“The illegal immigration issue cut well for Jim Ogonowski. If he had had the money and resources to put an ad on TV, he would have been the new congressman from the 5th District of Massachusetts. The only thing that kept him from winning was not having money to put an illegal immigration ad on TV, period.”
Those remarks came from Ron Kaufman, Republican National Committeeman from Massachusetts and White House political director under the elder George Bush, a few days after the stunning photo-finish in his state’s special U.S. House election October 16. In a result that few expected, Republican Jim Ogonowski, a retired U.S. Air Force officer, came within a few percentage points (51% to 45%) of defeating Democrat Niki Tsongas, widow of revered Massachusetts Sen. and 1992 Democratic presidential hopeful Paul Tsongas. Pundits and pols agree that Ogonowski’s stronger-than-thought-possible showing was directly related to his sharp difference with Tsongas on the issue of illegal immigration — particularly whether illegal immigrants should have driver’s licenses.
Within days of the Bay State race, others on the national scene began to recognize that illegal immigration is a potent issue for Republicans that presents a great danger to the supposedly rosy Democratic prospects for ’08. As Rep. Rahm Emmanuel (D.-Ill.), a past chairman of the Democratic Congressional Campaign Committee, told the Washington Post: “The issue has real implications for the country. It captures all the American people’s anger and frustration, not only with immigration but with the economy.”
Even with the political clout of the Tsongas name, Niki Tsongas’s near-defeat was all the more dramatic because the district has only 14% Republican registration, and Democratic Sen. John Kerry (who ran for the same House seat in 1972) rolled up 57% of the vote in carrying the district over George W. Bush in ’04. Moreover, Tsongas had overwhelming financial firepower, receiving help from EMILY’s List, labor unions and a Who’s Who of visiting campaigners: Kerry, Sen. Teddy Kennedy (D.-Mass.), House Speaker Nancy Pelosi (D.-Calif.) and Bill Clinton.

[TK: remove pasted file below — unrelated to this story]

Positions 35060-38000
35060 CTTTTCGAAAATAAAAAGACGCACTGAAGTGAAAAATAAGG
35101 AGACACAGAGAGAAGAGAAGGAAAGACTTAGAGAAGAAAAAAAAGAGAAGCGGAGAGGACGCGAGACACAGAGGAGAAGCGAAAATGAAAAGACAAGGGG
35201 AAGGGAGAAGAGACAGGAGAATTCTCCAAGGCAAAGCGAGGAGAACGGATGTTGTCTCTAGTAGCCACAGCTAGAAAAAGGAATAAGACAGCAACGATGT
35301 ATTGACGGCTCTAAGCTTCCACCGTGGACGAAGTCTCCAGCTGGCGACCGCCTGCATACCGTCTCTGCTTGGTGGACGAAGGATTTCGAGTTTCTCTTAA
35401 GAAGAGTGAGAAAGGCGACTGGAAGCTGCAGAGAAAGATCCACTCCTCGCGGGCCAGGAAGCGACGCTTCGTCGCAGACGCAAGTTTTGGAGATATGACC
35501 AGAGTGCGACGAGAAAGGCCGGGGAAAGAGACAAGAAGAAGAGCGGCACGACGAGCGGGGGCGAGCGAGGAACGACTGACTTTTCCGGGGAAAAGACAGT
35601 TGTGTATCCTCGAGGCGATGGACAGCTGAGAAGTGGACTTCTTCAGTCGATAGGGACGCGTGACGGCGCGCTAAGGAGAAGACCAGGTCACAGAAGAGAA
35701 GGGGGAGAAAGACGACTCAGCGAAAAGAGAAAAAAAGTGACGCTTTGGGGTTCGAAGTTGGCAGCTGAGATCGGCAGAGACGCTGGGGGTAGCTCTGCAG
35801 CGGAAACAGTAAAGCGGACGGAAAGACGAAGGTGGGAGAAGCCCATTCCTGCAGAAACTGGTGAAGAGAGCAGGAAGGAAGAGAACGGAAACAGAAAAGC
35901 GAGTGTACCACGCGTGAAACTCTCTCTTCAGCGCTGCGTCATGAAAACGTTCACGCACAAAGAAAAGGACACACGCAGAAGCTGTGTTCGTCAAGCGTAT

Ogonowski, brother of the pilot of the hijacked 9/11 American Airlines jet flown into the World Trade Center, also had issues other than immigration on his side. He campaigned foursquare in favor of tax cuts and against the current Congress. Although the 50-year-old Republican mobilized enthusiastic volunteers and had scored well in debates with Tsongas, sources in and outside the 5th District still agree that the issue of illegal immigration did the most to propel him to a near-win. On the Sunday before the balloting, Tsongas made headlines by saying she would support allowing illegal immigrants to receive driver’s licenses. The controversial nature of her remarks was exacerbated by the fact they came on the heels of her embrace of all the recommendations of the 9/11 Commission, which called for barring licenses for illegal immigrants.
Ogonowski hit the issue hard and it dominated the final 72 hours of the campaign.
“Local media gave it heavy play, and Tsongas went underground,” Connecticut Republican Chairman Chris Healy, who took three days in the neighboring state to walk precincts for Ogonowski, told me after the vote.|
In coming as close as he did in a district that has not sent a Republican to Congress since 1972, Ogonowski actually ran ahead of Bush’s ’04 performance in the suburbs of Lowell and Lawrence. Veteran election analyst Michael Barone, author of the Almanac of American Politics, concluded that “Ogonowski’s two leading substantive issues, taxes and immigration, cut significantly into the Democratic vote in middle-income areas, while failing utterly to do so in the high-income suburbs.”
After the balloting, Connecticut’s Healy wrote a three-page letter to Republican National Chairman Mike Duncan complaining that the national party’s regional operative was called back and saying that an additional “$150,000 to $200,000 for television the last five days” could have put Ogonowski over. But Kaufman, who was also walking precincts for the GOP hopeful, told me that “the RNC and NRCC, which are cash-strapped, did all they could.”
In the wake of the Massachusetts results, will Republican national and congressional leaders now address an issue many have long backpedaled on but is now shaping up to be a political tsunami?